COLES’ forward lamb contracts for May at Gundagai and Brooklyn have filled less than a month after their release.
The contract for 18-25kg cwt lambs is 560c/kg at the Gundagai Meat Processors plant and 580c/kg at the JBS Australia Brooklyn plant, with the usual upside clause in relation to Coles’ weekly spot grid price.
Contracted deliveries are due to start on May 2 and run into the week starting May 23 at both plants.
Coles national livestock manager Dale Pemberton said it had been hard to source lambs of the right weight.
“There has been plenty of quality about, the conditioning of the lambs has been very good.
“People are more professional, the genetics have certainly improved and they understand more how to condition a lamb for slaughter,” he said.
“One of the things that’s probably challenging us a little bit is that the national slaughter weight continues to increase, it’s increasing dramatically.
“That’s making it quite challenging from the domestic point of view, when 45 percent of the lambs are required for domestic consumption,” Mr Pemberton said.
Mr Pemberton said the company had worked hard developing areas to provide the right lambs and were now less reliant on individual suppliers. But there were quality expectations for contracted lambs with inspections prior to delivery.
Slaughter lamb prices improve in saleyards
Slaughter lamb prices improved mid-week, but the continued dry and now cool weather sapped restocking confidence at some centres.
The National Livestock Reporting Service said some major domestic processors were still being very selective with their purchases, avoiding plain or woolly secondary lambs.
Restockers were less active at Hamilton in Victoria, but steady at Horsham and Wagga’s lighter lambs sold to more buyers from Finley, Bendigo, Echuca, Forbes and locally.
NLRS indicators lift for slaughter lamb categories
The NLRS’s Eastern States Daily Indicators for lambs improved for the major slaughter categories mid-week, but restocker lambs lost ground. After Thursday’s saleyard sales the lamb ESDIs were: restocker 477c/kg, down 12 cents; Merino 465c/kg, down 1c; light 489c/kg, up 4c; trade 509c/kg, up 2c; heavy 508c/kg, up 6c. The national trade lamb indicator finished up 3 cents to 508c/kg and the heavy indice closed on 507c/kg, down 6c.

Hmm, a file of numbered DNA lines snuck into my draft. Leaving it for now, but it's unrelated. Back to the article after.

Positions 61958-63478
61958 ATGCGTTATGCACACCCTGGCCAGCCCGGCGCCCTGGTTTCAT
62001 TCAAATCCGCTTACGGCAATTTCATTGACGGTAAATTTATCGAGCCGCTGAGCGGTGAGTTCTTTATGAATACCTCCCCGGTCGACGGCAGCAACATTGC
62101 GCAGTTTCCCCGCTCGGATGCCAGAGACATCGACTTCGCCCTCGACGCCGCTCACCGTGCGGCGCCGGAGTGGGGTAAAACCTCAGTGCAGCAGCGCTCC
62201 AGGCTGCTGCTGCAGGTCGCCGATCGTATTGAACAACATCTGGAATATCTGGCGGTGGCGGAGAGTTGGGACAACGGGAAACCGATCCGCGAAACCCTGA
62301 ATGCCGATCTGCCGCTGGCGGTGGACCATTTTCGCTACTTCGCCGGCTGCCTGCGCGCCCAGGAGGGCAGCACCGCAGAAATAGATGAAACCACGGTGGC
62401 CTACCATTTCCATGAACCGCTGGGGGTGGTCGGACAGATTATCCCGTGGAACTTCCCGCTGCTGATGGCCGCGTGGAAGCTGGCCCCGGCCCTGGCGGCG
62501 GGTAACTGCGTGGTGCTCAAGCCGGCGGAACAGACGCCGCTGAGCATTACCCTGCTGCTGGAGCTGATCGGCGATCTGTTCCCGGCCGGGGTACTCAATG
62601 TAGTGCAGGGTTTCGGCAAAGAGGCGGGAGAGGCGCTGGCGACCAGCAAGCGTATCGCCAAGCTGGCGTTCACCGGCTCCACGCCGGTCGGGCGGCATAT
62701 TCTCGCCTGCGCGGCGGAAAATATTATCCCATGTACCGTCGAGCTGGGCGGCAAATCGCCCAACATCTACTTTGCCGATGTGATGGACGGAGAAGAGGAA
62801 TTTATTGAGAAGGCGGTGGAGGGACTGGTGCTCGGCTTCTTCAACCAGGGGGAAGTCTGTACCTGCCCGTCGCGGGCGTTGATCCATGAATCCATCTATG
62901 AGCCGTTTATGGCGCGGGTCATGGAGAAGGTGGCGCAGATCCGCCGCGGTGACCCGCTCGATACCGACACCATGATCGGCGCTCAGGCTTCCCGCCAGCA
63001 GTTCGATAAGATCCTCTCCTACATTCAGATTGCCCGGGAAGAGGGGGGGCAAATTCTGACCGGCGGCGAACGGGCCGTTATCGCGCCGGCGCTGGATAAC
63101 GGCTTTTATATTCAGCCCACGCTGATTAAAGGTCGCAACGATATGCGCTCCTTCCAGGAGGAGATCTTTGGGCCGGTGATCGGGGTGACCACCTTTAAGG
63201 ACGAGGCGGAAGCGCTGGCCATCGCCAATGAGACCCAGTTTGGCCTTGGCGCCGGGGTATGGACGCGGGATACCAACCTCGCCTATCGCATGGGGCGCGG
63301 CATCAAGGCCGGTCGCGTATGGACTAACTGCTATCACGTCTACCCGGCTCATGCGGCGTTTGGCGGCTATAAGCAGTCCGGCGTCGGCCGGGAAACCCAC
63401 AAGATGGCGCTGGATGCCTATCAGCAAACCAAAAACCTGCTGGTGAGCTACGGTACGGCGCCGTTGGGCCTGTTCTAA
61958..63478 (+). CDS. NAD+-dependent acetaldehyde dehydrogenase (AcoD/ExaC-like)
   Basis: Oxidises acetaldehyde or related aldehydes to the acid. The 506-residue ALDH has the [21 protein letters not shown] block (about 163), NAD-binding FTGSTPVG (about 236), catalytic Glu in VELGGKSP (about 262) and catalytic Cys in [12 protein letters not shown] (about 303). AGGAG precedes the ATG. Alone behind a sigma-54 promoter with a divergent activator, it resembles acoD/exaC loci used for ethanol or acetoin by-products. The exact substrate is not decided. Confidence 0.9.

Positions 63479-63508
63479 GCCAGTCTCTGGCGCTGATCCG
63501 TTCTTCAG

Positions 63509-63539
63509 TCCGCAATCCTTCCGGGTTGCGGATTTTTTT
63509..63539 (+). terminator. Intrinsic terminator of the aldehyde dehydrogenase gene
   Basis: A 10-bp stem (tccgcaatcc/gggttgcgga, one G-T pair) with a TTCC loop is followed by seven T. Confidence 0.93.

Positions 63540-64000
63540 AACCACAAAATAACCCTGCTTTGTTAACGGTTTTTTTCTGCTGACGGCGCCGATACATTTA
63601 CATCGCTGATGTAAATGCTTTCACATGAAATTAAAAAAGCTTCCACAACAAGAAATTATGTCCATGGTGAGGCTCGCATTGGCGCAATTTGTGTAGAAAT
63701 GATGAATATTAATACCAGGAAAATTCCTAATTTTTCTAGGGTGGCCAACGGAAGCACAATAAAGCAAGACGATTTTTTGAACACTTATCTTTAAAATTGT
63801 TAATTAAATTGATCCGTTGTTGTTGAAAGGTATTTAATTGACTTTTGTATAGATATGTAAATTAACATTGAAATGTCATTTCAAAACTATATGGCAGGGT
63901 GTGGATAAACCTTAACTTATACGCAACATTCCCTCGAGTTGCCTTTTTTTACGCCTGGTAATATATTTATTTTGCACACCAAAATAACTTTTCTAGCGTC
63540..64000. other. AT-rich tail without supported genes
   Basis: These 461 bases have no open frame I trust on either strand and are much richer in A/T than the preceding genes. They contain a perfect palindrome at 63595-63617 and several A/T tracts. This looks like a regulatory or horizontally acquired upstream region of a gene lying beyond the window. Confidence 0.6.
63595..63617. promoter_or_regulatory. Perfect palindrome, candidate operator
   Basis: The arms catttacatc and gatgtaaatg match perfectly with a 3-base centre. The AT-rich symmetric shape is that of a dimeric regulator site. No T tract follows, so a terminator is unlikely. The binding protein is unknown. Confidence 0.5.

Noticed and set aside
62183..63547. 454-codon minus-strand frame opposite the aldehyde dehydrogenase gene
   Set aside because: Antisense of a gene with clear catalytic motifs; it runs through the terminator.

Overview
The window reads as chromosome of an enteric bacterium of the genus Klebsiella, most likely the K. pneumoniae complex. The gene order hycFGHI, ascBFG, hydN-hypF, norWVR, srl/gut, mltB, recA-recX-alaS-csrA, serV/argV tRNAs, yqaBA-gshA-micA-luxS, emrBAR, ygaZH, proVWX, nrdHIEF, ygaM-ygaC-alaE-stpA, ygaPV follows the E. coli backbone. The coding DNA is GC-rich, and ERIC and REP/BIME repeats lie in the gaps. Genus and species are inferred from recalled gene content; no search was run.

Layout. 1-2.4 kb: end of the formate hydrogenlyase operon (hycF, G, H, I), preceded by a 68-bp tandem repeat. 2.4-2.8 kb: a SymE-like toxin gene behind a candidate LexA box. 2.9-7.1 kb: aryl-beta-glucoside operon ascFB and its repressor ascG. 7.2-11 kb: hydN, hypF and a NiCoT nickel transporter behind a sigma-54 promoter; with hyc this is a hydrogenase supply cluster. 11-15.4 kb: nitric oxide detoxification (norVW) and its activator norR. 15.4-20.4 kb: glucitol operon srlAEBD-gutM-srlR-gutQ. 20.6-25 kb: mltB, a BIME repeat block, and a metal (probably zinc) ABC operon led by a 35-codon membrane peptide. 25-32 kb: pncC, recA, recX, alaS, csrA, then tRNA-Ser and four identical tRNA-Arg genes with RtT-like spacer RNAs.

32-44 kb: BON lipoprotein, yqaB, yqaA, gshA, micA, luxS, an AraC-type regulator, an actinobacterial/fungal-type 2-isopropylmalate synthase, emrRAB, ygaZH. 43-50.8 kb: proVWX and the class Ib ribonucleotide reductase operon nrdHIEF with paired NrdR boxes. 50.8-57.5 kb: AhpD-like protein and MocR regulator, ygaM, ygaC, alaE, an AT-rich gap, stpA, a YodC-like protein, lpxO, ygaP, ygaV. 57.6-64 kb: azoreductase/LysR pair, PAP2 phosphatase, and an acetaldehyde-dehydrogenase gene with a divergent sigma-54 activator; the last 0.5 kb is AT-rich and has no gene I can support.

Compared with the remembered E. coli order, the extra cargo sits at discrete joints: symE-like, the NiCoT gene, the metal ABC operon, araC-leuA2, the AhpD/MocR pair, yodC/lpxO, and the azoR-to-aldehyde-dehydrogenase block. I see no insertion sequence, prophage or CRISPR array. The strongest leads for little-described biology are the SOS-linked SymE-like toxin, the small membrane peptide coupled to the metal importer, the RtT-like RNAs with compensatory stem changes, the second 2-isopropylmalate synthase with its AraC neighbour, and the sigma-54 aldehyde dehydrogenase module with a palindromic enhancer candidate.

The ESDI and national mutton indicators finished on 315c/kg, down 3 cents.
Carcoar’s medium and heavy trade lambs lift $6
In New South Wales at the Central Tablelands Livestock Exchange at Carcoar, the agents yarded 12,000 lambs, 700 fewer than last week, and 6150 sheep, 1950 more.
The NLRS said lamb quality was mixed. The heavy and the better trade lambs were in good condition while the remainder tended to lack finish. Mainly trade weights were penned and there more heavy lambs. Stores were well-supplied.
All the usual buyers operated and competition was good, resulting in a firm to dearer market. Light lambs sold to processors at dearer levels, averaging around $93. Restocking lambs sold from $77-$108. Medium and heavy trade weight lambs were $6 dearer and mostly sold from 500-510c/kg cwt. Most of the better heavy trade weights made $115-$120. Heavy weight lambs were firm to slightly dearer at mostly 490-500c/kg. A pen of extra heavy lambs made $156 with an estimated carcase weight of 28kg.
Sheep quality varied. Light Merino ewes sold dearer and averaged $53. Medium weight first cross ewes were $10 dearer at mostly $60-$79, or 280-320c/kg. Heavy wethers sold to $103.
Wagga’s good shorn trade lambs lift $1
At the Wagga saleyards on Thursday, the agents yarded 35,690 lambs, 1690 more than last week, and 7900 sheep, 2100 fewer.
The NLRS said it was a very mixed quality yarding. There were more inferior light weight lambs being offloaded due to the dry seasonal conditions. Grain-fed and lambs finished on lucerne attracted the best competition, while plainer longer-wool lambs were overlooked by several domestic processors. Not all buyers operated fully, with major domestic processors extremely selective.
Well-finished shorter skinned trade lambs commanded premium prices. Trade lambs generally sold $1 dearer, averaging 495c/kg. Merino trade lambs were keenly sought after, with good numbers in full wool, selling from $97-$132. Lighter lambs, suitable to restock or feed, sold to a larger group of buyers, with orders from Finley, Bendigo, Echuca, Forbes and the local area. Plainer nondescript light weight lambs struggled to attract competition as buyers backed away due to the dry season. Well-bred lambs with no skin value sold to stronger bidding at $94-$109.
There were more heavy and extra heavy lambs with plenty of weight and yield, with good numbers over 30kg cwt. Heavy lambs sold unchanged to average 495c/kg. Extra heavy lambs sold to solid competition, with prices firming as the sale progressed. They made $150-$180, or around 477-495c/kg.
The very mixed offering of sheep included all weights and grades. Heavy sheep varied, averaging 315-333c/kg. Trade sheep sold $1-$4 dearer, with buyers keen to purchase the longer wool lines. The better covered trade sheep made from $73-$95. Plain light weight ewes sold from $38-$73.
Hamilton’s ideal slaughter lambs firm
In Victoria at the Hamilton saleyards on Wednesday, the agents yarded 9114 lambs, 1908 more than last week, and 4554 sheep, 1615 fewer.
The NLRS said lamb quality varied from good quality heavy and medium trade weights to very plain conditioned lines, with the continued dry season having an effect.
Most of the usual buyers attended, but not all operated, and prices for ideal slaughter lambs remained firm. Less well-covered medium trade lambs sold $2-$4 easier. Light lambs were most affected, selling $8-$10 cheaper, and store lines fell by up to $14.